OBJECTIVE: Prolonged human immunodeficiency virus-1 (HIV-1) infection leads to neurological debilitation, including motor dysfunction and frank dementia. Although pharmacological control of HIV infection is now possible, HIV-associated neurocognitive disorders (HAND) remain intractable. Here, we report that chronic treatment with erythropoietin (EPO) and insulin-like growth factor-I (IGF-I) protects against HIV/gp120-mediated neuronal damage in culture and in vivo. METHODS: Initially, we tested the neuroprotective effects of various concentrations of EPO, IGF-I, or EPO+IGF-I from gp120-induced damage in vitro. To assess the chronic effects of EPO+IGF-I administration in vivo, we treated HIV/gp120-transgenic or wild-type mice transnasally once a week for 4 months and subsequently conducted immunohistochemical analyses. RESULTS: Low concentrations of EPO+IGF-I provided neuroprotection from gp120 in vitro in a synergistic fashion. In vivo, EPO+IGF-I treatment prevented gp120-mediated neuronal loss, but did not alter microgliosis or astrocytosis. Strikingly, in the brains of both humans with HAND and gp120-transgenic mice, we found evidence for hyperphosphorylated tau protein (paired helical filament-I tau), which has been associated with neuronal damage and loss. In the mouse brain following transnasal treatment with EPO+IGF-I, in addition to neuroprotection we observed increased phosphorylation/activation of Akt (protein kinase B) and increased phosphorylation/inhibition of glycogen synthase kinase (GSK)-3beta, dramatically decreasing downstream hyperphosphorylation of tau. These results indicate that the peptides affected their cognate signaling pathways within the brain parenchyma. INTERPRETATION: Our findings suggest that chronic combination therapy with EPO+IGF-I provides neuroprotection in a mouse model of HAND, in part, through cooperative activation of phosphatidylinositol 3-kinase/Akt/GSK-3beta signaling. This combination peptide therapy should therefore be tested in humans with HAND.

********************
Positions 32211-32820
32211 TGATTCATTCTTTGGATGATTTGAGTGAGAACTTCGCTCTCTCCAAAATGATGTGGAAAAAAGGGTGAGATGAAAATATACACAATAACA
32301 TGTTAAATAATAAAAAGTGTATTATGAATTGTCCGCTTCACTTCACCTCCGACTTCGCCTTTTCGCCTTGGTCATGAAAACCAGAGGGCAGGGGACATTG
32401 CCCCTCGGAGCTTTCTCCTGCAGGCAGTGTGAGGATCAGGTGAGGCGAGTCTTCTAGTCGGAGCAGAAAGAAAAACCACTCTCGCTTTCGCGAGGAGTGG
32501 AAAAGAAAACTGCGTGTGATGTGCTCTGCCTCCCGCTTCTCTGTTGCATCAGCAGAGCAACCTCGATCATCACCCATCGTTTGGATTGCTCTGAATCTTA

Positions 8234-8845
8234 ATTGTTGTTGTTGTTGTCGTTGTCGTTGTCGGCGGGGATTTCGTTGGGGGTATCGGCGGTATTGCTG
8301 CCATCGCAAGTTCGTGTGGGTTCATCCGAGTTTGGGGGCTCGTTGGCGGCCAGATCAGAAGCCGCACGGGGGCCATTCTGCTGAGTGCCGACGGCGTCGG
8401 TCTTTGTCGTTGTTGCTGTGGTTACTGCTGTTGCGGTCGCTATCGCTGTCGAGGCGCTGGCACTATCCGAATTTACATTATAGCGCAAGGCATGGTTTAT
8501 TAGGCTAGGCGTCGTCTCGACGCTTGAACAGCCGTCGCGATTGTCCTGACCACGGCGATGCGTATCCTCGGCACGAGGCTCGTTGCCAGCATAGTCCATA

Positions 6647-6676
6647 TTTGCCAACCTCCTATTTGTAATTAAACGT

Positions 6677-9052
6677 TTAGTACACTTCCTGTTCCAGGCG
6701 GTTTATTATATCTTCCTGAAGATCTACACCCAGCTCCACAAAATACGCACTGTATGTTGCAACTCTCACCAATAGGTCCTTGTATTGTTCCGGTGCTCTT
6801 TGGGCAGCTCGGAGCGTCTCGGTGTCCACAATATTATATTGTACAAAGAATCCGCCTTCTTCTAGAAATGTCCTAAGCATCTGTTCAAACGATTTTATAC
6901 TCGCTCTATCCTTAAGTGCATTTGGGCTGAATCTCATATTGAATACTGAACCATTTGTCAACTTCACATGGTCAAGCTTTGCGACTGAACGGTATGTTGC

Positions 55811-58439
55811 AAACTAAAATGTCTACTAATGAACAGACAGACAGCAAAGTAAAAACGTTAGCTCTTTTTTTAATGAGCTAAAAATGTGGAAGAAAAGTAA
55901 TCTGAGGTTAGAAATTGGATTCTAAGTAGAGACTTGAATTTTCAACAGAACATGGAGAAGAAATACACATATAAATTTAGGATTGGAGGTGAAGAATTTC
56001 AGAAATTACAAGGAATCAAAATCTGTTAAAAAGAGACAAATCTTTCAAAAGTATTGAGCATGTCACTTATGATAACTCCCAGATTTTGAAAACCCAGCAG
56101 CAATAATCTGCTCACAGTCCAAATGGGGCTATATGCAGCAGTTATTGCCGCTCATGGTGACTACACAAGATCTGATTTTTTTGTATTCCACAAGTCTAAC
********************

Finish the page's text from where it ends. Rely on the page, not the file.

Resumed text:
Erythropoietin plus insulin-like growth factor-I protects against neuronal damage in a murine model of human immunodeficiency virus-associated neurocognitive disorders

RUSSO, Rossella;
2010

Abstract

OBJECTIVE: Prolonged human immunodeficiency virus-1 (HIV-1) infection leads to neurological debilitation, including motor dysfunction and frank dementia. Although pharmacological control of HIV infection is now possible, HIV-associated neurocognitive disorders (HAND) remain intractable. Here, we report that chronic treatment with erythropoietin (EPO) and insulin-like growth factor-I (IGF-I) protects against HIV/gp120-mediated neuronal damage in culture and in vivo. METHODS: Initially, we tested the neuroprotective effects of various concentrations of EPO, IGF-I, or EPO+IGF-I from gp120-induced damage in vitro. To assess the chronic effects of EPO+IGF-I administration in vivo, we treated HIV/gp120-transgenic or wild-type mice transnasally once a week for 4 months and subsequently conducted immunohistochemical analyses. RESULTS: Low concentrations of EPO+IGF-I provided neuroprotection from gp120 in vitro in a synergistic fashion. In vivo, EPO+IGF-I treatment prevented gp120-mediated neuronal loss, but did not alter microgliosis or astrocytosis. Strikingly, in the brains of both humans with HAND and gp120-transgenic mice, we found evidence for hyperphosphorylated tau protein (paired helical filament-I tau), which has been associated with neuronal damage and loss. In the mouse brain following transnasal treatment with EPO+IGF-I, in addition to neuroprotection we observed increased phosphorylation/activation of Akt (protein kinase B) and increased phosphorylation/inhibition of glycogen synthase kinase (GSK)-3beta, dramatically decreasing downstream hyperphosphorylation of tau. These results indicate that the peptides affected their cognate signaling pathways within the brain parenchyma. INTERPRETATION: Our findings suggest that chronic combination therapy with EPO+IGF-I provides neuroprotection in a mouse model of HAND, in part, through cooperative activation of phosphatidylinositol 3-kinase/Akt/GSK-3beta signaling. This combination peptide therapy should therefore be tested in humans with HAND.
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Utilizza questo identificativo per citare o creare un link a questo documento: https://hdl.handle.net/20.500.11770/143995
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